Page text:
Canine centronuclear myopathy (CNM) is a relatively common condition in Labrador Retrievers that shares both clinical and pathological features with human centronuclear myopathies. These dogs could provide a naturally occurring model for related diseases in humans. Canine CNM is caused by a mutation in a gene called PTPLA. Little is known about this gene in mammals but it is strongly expressed in heart and skeletal muscle. The PTPLA protein is similar to a yeast protein that is involved in making special sorts of fats – in mammals these types of fats likely have an important role in formation and maintenance of cell membranes (including those which conduct impulses in muscle cells). Consequently, muscle weakness that occurs in affected dogs may occur in a similar way to that in human myotubular myopathies.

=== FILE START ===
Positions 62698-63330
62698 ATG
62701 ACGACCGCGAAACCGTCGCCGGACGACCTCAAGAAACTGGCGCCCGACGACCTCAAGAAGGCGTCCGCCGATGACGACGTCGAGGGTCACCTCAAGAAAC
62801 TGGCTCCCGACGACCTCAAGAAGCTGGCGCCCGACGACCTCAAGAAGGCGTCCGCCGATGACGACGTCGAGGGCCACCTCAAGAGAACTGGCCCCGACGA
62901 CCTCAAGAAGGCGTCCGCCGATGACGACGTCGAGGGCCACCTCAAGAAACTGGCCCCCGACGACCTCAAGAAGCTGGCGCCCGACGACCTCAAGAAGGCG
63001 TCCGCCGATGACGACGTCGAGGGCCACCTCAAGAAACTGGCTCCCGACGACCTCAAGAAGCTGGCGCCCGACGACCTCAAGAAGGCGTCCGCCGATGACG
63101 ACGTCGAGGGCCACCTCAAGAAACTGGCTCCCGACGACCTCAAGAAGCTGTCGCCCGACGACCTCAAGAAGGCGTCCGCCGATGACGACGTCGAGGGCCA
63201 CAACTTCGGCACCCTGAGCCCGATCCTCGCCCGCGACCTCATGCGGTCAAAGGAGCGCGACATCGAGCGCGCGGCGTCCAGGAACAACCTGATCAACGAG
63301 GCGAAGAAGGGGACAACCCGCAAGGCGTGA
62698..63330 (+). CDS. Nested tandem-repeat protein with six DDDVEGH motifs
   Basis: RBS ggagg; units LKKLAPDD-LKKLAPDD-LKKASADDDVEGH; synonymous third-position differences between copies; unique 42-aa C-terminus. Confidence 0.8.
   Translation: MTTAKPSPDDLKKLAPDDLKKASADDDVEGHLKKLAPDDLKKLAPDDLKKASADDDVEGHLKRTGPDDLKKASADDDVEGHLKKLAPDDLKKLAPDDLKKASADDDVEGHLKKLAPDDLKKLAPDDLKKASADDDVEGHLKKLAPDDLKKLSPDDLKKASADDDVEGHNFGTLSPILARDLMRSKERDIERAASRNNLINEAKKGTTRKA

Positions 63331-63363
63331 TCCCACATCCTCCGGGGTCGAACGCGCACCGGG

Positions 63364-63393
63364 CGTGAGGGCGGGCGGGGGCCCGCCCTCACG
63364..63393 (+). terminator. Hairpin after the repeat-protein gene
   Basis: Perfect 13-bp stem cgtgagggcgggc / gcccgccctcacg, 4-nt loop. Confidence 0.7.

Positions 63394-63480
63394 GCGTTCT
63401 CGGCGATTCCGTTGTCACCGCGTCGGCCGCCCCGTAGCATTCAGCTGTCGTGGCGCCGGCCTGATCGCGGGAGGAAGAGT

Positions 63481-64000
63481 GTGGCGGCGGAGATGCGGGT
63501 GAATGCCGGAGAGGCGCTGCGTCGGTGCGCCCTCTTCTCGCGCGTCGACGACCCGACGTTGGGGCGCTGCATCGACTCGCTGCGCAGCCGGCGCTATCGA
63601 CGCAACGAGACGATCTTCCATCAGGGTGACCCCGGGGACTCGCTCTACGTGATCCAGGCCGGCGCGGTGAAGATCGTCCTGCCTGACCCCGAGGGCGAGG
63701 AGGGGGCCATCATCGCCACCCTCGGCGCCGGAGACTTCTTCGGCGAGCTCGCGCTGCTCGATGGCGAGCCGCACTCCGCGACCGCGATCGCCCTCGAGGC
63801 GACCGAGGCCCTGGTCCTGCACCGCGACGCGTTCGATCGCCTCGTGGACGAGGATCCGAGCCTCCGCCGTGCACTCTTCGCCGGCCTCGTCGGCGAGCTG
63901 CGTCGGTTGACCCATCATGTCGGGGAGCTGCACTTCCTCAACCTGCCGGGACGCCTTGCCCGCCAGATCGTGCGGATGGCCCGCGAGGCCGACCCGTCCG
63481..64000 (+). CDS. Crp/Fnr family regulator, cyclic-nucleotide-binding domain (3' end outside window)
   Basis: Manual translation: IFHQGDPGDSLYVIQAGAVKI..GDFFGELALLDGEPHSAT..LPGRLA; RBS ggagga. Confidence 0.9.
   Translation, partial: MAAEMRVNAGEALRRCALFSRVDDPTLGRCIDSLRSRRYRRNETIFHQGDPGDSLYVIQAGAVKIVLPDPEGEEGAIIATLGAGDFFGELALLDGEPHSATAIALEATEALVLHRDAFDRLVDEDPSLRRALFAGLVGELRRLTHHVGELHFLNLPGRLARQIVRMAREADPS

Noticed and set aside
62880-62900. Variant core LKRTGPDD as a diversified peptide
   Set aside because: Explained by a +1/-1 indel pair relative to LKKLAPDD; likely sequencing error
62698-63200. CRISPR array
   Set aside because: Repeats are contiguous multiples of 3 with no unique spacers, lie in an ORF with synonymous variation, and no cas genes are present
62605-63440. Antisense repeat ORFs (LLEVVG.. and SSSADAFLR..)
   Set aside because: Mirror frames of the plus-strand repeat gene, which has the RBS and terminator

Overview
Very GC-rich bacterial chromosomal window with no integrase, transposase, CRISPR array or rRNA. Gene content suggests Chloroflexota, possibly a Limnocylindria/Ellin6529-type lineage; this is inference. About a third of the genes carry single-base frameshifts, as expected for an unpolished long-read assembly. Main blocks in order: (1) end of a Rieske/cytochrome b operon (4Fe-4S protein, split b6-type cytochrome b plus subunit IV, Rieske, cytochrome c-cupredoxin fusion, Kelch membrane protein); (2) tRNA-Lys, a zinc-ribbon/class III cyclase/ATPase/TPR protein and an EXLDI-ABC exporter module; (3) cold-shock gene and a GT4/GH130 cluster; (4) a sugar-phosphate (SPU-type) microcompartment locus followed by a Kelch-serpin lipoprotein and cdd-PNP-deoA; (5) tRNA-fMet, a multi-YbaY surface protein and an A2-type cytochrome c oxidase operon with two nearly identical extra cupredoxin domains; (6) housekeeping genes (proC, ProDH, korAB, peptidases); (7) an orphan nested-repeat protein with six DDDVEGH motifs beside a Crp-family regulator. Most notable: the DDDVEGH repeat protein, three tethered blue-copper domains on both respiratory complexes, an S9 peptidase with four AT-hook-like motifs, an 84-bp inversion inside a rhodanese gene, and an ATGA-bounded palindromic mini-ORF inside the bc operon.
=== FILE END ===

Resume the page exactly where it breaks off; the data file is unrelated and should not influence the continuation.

During the first part of this project we have sought to find out more information about the role of this gene in muscle cells – particularly during development. There are two different genetic messages and therefore two different proteins produced from the PTPLA gene in muscle and we have looked at the localisation of both of these in immature and more developed mouse muscle cells: both proteins are found in a certain structure (the endoplasmic reticulum) which is known to be important in fatty acid and protein production. Interestingly, the larger of the 2 proteins seems to be especially important in more mature skeletal muscle and the heart, whereas the shorter form is expressed in many cell types and immature muscle. We discovered that there is a gradual switch during development between the shorter to the longer form in muscle. This information (presented recently at the International Congress on Neuromuscular Diseases in Naples) raises further questions about the role of this gene in muscle development and in these diseases which we hope to answer in our further work.

If you are interested to read more about the research project that the Myotubular Trust is funding, and in an easy-to-understand format (with thanks to Dr Juliet Ellis) please download the PDF about Dr Richard Piercy’s research project.